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Title: Divergent diapause life history timing drives both allochronic speciation and reticulate hybridization in an adaptive radiation of Rhagoletis flies
Abstract

Divergent adaptation to new ecological opportunities can be an important factor initiating speciation. However, as niches are filled during adaptive radiations, trait divergence driving reproductive isolation between sister taxa may also result in trait convergence with more distantly related taxa, increasing the potential for reticulated gene flow across the radiation. Here, we demonstrate such a scenario in a recent adaptive radiation ofRhagoletisfruit flies, specialized on different host plants. Throughout this radiation, shifts to novel hosts are associated with changes in diapause life history timing, which act as “magic traits” generating allochronic reproductive isolation and facilitating speciation‐with‐gene‐flow. Evidence from laboratory rearing experiments measuring adult emergence timing and genome‐wide DNA‐sequencing surveys supported allochronic speciation between summer‐fruitingVacciniumspp.‐infestingRhagoletis mendaxand its hypothesized and undescribed sister taxon infesting autumn‐fruiting sparkleberries. The sparkleberry fly andRmendaxwere shown to be genetically discrete sister taxa, exhibiting no detectable gene flow and allochronically isolated by a 2‐month average difference in emergence time corresponding to host availability. At sympatric sites across the southern USA, the later fruiting phenology of sparkleberries overlaps with that of flowering dogwood, the host of another more distantly related and undescribedRhagoletistaxon. Laboratory emergence data confirmed broadly overlapping life history timing and genomic evidence supported on‐going gene flow between sparkleberry and flowering dogwood flies. Thus, divergent phenological adaptation can drive the initiation of reproductive isolation, while also enhancing genetic exchange across broader adaptive radiations, potentially serving as a source of novel genotypic variation and accentuating further diversification.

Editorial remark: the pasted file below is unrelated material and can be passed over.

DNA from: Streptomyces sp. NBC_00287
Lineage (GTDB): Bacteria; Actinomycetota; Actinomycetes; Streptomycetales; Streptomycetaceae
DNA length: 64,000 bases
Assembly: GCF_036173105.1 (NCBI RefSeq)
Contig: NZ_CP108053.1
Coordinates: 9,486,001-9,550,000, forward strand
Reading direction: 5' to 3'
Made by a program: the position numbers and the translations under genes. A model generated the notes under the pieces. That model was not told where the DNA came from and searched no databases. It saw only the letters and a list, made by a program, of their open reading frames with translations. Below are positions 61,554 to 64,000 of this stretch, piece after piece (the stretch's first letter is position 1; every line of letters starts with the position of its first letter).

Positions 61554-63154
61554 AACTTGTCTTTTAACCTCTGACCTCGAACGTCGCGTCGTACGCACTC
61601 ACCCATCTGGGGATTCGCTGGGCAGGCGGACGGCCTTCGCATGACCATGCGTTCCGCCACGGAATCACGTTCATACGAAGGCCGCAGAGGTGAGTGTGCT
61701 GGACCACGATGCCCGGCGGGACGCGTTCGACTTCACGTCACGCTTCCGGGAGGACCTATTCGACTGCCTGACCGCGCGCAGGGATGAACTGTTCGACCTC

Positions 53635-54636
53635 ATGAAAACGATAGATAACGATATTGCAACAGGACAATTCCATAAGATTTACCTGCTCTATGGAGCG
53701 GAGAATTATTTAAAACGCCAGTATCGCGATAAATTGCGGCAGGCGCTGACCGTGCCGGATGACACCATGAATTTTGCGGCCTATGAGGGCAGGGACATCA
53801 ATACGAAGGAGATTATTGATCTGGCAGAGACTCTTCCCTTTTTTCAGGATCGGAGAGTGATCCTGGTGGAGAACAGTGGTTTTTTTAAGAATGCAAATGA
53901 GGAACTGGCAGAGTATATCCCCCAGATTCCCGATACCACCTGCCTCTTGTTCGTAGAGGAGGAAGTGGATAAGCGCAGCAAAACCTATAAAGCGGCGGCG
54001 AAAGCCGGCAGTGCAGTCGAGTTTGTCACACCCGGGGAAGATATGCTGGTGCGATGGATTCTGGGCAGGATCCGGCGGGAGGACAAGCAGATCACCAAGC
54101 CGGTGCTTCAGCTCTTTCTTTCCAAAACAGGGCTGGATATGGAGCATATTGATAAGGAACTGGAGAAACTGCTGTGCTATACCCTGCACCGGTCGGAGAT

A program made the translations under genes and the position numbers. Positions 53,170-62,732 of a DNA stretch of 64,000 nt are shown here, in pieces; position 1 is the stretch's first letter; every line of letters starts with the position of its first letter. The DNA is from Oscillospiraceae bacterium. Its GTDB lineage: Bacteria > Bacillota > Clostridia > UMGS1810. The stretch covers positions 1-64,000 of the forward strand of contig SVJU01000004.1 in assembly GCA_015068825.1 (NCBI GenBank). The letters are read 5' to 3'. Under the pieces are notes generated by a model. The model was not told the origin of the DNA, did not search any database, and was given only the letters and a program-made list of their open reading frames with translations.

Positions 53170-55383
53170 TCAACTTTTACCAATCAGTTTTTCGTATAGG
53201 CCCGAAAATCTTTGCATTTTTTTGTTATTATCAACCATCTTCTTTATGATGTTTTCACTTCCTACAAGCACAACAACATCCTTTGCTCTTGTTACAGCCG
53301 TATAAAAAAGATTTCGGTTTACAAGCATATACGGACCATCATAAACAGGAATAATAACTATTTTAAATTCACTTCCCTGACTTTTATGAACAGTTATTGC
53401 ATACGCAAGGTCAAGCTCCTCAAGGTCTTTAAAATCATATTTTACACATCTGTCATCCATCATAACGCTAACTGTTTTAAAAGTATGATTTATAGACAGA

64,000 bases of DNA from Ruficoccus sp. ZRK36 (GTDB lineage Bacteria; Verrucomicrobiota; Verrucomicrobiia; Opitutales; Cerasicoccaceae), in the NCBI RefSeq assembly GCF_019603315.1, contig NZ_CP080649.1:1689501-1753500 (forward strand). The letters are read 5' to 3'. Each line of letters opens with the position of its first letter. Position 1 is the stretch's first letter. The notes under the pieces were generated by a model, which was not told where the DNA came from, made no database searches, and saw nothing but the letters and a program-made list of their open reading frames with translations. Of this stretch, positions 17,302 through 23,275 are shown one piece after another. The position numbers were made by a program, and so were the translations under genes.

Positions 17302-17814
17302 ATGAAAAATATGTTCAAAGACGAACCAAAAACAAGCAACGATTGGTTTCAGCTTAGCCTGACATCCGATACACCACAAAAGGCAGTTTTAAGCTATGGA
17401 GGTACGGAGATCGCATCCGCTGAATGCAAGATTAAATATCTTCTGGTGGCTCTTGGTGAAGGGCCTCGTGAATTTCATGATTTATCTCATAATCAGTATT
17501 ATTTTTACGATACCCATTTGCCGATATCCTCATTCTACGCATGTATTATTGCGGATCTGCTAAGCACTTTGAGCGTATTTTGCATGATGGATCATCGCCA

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Award ID(s):
1638951
NSF-PAR ID:
10374979
Author(s) / Creator(s):
 ;  ;  ;  ;  ;  ;  ;  ;  
Publisher / Repository:
Wiley-Blackwell
Date Published:
Journal Name:
Molecular Ecology
Volume:
31
Issue:
15
ISSN:
0962-1083
Page Range / eLocation ID:
p. 4031-4049
Format(s):
Medium: X
Sponsoring Org:
National Science Foundation
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